Hokey Pokey
09-15-2007, 10:33 AM
Thanks for the info FisherCat.

Hokey Pokey
09-07-2008, 12:32 PM
I asked you some questions last year about this hike and when I arrived in NH the weather went to rain and fog...after being really nice for two weeks prior. I should have known what was coming.....anyway. I did hike up to Mt Flume from Lincoln Woods and then jumped in the car and drove home.

This year I made it back with my friend Bill (Cookerhiker). DebW joined us for the hike over MT Washington.

We started on 8-31 and finished on 9-3.

We went up on the Boott Trail at Pinkham Notch where we had 60 MPH winds soon after getting above treeline. This went on till we dropped off the ridge at Mizpah. I've been to the top of Mt Wash 3 times prior and never had any wind so this was a nice experience...did I say nice? And did I say in our face all day. :)

Picked up the Crawford Path at NOTC. Hiked down to Mizpah where we camped out at the campsite. Next morning it was back down to Crawford to the Highland Center where we went back to Carlson's in Twin City to spend the night and regroup.

Back the next morning at Highlands Center starting off on the Avalon/A-Z trail to Zealand Hut for some bowls of soup (good!). Then up the Twinway trail to Mt Guyot where we took the Bondcliff trail to Guyot Campsite for the night.

The next day it was over Mt Bond and Bondcliff then dropping down into the Pemi Wilderness and out at Lincoln Woods. I found out that I had a family emergency on top of Mt Bond and it so happened another hiker was there that offered to get me back to my car at Crawford. So we didn't go over Flume and Liberty this time.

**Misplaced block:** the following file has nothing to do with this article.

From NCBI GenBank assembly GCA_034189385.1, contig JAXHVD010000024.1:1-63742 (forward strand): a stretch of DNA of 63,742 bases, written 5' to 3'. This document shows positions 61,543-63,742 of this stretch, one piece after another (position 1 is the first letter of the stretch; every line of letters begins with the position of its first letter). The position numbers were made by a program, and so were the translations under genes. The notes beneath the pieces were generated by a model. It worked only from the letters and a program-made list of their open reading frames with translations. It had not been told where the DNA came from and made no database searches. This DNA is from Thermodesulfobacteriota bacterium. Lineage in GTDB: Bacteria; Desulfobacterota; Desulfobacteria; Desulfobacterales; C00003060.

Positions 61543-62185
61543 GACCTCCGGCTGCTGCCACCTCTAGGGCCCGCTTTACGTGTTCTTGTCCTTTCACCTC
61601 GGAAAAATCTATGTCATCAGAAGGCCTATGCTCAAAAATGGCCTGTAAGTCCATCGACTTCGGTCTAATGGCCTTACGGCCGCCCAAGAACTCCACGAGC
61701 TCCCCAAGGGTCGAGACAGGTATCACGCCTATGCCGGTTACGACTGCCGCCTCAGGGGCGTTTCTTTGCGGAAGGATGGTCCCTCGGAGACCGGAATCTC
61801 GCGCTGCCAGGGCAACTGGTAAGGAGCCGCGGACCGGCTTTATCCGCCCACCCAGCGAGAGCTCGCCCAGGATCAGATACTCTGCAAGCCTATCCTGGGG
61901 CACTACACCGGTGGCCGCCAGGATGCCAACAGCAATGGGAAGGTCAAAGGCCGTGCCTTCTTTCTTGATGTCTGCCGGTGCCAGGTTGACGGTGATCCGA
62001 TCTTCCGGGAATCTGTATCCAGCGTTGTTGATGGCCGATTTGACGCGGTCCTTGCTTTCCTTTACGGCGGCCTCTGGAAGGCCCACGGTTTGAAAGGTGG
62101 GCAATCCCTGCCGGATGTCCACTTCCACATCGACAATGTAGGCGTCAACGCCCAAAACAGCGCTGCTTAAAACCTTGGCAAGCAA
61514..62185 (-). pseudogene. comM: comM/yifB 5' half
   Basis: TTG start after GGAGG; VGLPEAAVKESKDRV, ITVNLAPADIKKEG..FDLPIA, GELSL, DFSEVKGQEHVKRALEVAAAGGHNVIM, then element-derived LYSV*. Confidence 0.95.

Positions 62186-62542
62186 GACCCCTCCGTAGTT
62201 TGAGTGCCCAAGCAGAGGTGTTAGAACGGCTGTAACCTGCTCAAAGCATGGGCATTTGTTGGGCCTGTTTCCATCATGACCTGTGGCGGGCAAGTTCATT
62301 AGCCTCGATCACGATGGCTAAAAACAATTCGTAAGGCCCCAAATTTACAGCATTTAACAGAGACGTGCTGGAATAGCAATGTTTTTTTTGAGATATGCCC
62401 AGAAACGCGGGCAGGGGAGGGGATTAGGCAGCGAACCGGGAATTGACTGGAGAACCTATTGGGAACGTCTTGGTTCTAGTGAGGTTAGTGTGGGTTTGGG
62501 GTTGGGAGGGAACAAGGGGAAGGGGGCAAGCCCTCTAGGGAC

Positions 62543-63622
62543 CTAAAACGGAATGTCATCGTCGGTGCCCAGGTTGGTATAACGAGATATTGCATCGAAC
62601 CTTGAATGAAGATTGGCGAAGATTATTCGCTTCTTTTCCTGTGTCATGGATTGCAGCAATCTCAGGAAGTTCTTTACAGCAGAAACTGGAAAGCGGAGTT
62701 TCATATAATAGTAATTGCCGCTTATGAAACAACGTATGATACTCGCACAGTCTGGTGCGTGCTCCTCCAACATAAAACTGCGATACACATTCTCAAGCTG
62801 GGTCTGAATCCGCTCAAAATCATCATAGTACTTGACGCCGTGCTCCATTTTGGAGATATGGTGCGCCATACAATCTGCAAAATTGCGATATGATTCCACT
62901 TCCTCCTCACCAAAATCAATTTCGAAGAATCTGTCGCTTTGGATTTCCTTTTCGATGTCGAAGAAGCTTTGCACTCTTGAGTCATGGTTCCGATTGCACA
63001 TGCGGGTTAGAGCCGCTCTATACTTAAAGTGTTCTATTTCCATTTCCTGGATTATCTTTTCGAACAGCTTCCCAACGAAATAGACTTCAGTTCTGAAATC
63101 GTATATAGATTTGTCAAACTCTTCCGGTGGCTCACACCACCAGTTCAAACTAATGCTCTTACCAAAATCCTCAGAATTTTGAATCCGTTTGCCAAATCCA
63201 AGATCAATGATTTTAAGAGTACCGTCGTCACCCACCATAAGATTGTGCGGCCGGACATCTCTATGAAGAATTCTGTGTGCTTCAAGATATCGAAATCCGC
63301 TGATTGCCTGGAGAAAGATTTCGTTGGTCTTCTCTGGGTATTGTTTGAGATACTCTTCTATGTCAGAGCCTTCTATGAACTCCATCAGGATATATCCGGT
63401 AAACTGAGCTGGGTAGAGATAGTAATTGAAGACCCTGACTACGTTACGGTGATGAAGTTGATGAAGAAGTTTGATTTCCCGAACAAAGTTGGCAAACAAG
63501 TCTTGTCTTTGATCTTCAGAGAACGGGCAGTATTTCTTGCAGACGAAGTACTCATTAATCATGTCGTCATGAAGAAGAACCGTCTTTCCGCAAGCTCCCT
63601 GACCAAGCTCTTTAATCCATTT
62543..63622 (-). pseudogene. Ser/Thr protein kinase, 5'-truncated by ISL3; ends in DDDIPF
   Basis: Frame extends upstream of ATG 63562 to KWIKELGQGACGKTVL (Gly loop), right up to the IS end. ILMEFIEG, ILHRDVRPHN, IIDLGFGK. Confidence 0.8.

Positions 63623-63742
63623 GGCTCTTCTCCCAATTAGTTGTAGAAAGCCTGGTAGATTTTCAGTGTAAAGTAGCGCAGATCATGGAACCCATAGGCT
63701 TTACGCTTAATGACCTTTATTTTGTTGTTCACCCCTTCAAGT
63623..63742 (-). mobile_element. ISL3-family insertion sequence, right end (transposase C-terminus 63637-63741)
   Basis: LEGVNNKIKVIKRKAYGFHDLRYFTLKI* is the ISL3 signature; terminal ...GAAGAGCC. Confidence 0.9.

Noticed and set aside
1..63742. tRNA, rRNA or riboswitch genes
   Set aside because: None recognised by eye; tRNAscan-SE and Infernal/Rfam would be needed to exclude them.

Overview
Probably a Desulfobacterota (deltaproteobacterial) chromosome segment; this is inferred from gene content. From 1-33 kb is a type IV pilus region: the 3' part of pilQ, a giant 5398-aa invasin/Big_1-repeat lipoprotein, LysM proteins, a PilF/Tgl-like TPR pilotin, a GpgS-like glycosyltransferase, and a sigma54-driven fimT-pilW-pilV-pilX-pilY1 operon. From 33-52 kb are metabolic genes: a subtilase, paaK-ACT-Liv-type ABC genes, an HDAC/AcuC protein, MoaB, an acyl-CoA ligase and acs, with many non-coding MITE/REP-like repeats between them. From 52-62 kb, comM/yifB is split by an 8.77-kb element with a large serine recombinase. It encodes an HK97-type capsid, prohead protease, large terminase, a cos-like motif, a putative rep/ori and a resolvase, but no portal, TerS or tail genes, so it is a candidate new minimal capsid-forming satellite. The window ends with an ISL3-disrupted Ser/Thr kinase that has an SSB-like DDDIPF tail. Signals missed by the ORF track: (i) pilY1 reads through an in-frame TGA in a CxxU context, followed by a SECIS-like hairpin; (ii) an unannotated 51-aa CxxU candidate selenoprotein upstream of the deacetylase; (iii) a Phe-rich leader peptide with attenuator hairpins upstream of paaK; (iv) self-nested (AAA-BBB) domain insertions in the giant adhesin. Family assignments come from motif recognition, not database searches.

Weather was fantastic except for the wind on Wash. Still have a big "0" for moose on my animals I've seen list. I did hear one around a small marsh opening on the A-Z trail. He was close but he didn't come out of the woods.

Here's ALOT of pics from the hike on Webshots.


Thanks for the advice earlier.

09-07-2008, 01:12 PM
Great trip report and pictures! Must have been amazing to finally get to do this after the long wait and the preparation. Too bad you you got cut short at the end - but like you said, it was just this time. Thanks for sharing.

09-07-2008, 07:34 PM
What a great collection of pictures. I especially like the following:

The frog family in the water
The one you labeled "artsy" (cairn sillouette)
sunset picture on the Presidentials
Lakes of the Clouds picture
the ridge picture at the bottom of page 9 of photo album (which trail is that?)

What a wonderful hike! It must have been thrilling. Thanks for posting your pix.

Hokey Pokey
09-07-2008, 08:41 PM
Thanks for the good words from both of you.

The shots at the bottom of page 9 is from Bond Mtn looking down on Bond Cliff.

Bond Cliff is one of those places I've been seeing these fantastic pictures of over the years so I was very glad to finally get there on a great day. I didn't find the best place for the summit shot until we were loaded back up and heading down the mtn.

But, we saw a lot in the 4 days we were out there. I'm already thinking about another route through the area for the next time. :)